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Breaking the Screen Habit

Over the past two years, Americans have leaned on screens more than ever before. While navigating the COVID-19 pandemic, we’ve relied on our phones, iPads, TVs and computers for entertainment, news and connection. In October of 2020, researchers from UCLA noted a 60 percent jump in the amount of time adults spent on their devices, and a recent JAMA study reported that recreational screen time for kids nearly doubled. With that sharp incline in screen usage come increases in weight gain, depression, social anxiety, back and neck pain, headaches and eye strain. So this new year calls for a reset to our screen time habits:

• Beware of mindless usage: Log the time you spend engaged with TV, video games and computers outside of school or work. Next, figure out how much you devote to exercise, active chores, outdoor play and tech-free hobbies. How do the two compare? If a balance adjustment is needed, set specific goals to increase physical activity and decrease screen time in the coming weeks.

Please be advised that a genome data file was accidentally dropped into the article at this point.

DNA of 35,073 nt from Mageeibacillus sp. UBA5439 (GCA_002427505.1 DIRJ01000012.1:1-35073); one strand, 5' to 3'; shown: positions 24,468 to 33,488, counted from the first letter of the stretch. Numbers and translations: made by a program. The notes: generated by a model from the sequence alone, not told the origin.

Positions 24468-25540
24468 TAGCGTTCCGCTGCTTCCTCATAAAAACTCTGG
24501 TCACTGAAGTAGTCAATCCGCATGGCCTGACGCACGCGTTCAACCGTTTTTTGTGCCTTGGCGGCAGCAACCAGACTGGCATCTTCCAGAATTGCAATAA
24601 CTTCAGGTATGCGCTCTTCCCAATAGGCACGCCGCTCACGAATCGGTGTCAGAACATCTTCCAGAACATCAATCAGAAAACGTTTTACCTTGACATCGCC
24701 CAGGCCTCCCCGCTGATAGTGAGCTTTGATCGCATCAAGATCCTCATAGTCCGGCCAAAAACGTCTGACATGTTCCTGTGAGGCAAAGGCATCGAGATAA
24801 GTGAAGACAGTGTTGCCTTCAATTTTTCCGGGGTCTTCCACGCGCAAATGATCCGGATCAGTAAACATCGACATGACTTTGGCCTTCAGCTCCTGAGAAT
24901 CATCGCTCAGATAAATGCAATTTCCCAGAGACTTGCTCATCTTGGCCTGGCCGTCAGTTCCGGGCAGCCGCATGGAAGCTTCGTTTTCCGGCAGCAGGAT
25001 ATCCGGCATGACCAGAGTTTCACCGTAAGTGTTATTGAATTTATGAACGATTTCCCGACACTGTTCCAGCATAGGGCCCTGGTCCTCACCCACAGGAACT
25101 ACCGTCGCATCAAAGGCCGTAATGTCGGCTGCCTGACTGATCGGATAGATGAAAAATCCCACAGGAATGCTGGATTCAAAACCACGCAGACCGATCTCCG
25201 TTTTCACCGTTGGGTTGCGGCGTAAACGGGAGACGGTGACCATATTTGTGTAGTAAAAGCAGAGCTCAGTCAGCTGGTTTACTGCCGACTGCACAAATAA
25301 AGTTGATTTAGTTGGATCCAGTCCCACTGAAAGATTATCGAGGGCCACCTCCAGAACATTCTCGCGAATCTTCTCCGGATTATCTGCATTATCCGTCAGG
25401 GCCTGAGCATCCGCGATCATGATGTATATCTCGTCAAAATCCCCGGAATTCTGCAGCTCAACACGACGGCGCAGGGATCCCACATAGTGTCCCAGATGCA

• Remove temptation: Smartphones track your weekly screen time, app usage, even how many times you pick up your phone. Use those same screen-time functions to set daily time limits for unessential apps and impose a downtime curfew. You can also curb the cell phone’s addictive appeal by changing your screen to black and white, deleting unnecessary apps and turning off notifications.

• Establish screen-free zones: Designate certain rooms in the house as refuges from screens. Good choices include the bedroom, since backlit screens can hurt sleep quality; the dining room, to encourage more mealtime conversations; and the bathroom, because of the increased chance for mobile devices pick up infectious microbes from the toilet (eww). Strategically set up drop stations near these room entrances to encourage folks to put down their phones.

• Get busy: Screen time is often used to combat boredom, so purposefully schedule your time off with more productive activities. Explore a new hobby, read a book, take a walk, volunteer or register for a class or sport.

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